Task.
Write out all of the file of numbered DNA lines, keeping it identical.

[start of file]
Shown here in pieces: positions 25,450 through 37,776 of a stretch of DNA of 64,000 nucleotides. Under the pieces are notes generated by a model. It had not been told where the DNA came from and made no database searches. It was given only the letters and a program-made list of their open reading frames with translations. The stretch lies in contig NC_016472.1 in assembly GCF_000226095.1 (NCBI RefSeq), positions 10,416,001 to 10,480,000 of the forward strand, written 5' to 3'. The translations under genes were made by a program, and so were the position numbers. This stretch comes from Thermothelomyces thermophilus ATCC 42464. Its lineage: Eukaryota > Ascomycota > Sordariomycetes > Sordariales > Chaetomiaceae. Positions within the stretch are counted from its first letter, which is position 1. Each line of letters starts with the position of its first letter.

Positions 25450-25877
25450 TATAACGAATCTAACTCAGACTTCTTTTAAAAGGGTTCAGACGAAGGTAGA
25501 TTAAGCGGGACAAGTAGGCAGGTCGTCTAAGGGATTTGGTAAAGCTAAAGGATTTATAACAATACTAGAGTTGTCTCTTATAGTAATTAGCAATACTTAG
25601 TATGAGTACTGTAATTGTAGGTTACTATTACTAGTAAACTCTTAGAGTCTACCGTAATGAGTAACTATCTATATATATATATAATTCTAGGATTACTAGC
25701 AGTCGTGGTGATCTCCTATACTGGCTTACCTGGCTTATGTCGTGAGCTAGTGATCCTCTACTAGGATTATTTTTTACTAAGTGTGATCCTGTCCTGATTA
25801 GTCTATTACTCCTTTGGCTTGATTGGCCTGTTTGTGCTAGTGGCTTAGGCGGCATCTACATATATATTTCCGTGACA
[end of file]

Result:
Shown here in pieces: positions 25,450 through 37,776 of a stretch of DNA of 64,000 nucleotides. Under the pieces are notes generated by a model. It had not been told where the DNA came from and made no database searches. It was given only the letters and a program-made list of their open reading frames with translations. The stretch lies in contig NC_016472.1 in assembly GCF_000226095.1 (NCBI RefSeq), positions 10,416,001 to 10,480,000 of the forward strand, written 5' to 3'. The translations under genes were made by a program, and so were the position numbers. This stretch comes from Thermothelomyces thermophilus ATCC 42464. Its lineage: Eukaryota > Ascomycota > Sordariomycetes > Sordariales > Chaetomiaceae. Positions within the stretch are counted from its first letter, which is position 1. Each line of letters starts with the position of its first letter.

Positions 25450-25877
25450 TATAACGAATCTAACTCAGACTTCTTTTAAAAGGGTTCAGACGAAGGTAGA
25501 TTAAGCGGGACAAGTAGGCAGGTCGTCTAAGGGATTTGGTAAAGCTAAAGGATTTATAACAATACTAGAGTTGTCTCTTATAGTAATTAGCAATACTTAG
25601 TATGAGTACTGTAATTGTAGGTTACTATTACTAGTAAACTCTTAGAGTCTACCGTAATGAGTAACTATCTATATATATATATAATTCTAGGATTACTAGC
25701 AGTCGTGGTGATCTCCTATACTGGCTTACCTGGCTTATGTCGTGAGCTAGTGATCCTCTACTAGGATTATTTTTTACTAAGTGTGATCCTGTCCTGATTA
25801 GTCTATTACTCCTTTGGCTTGATTGGCCTGTTTGTGCTAGTGGCTTAGGCGGCATCTACATATATATTTCCGTGACA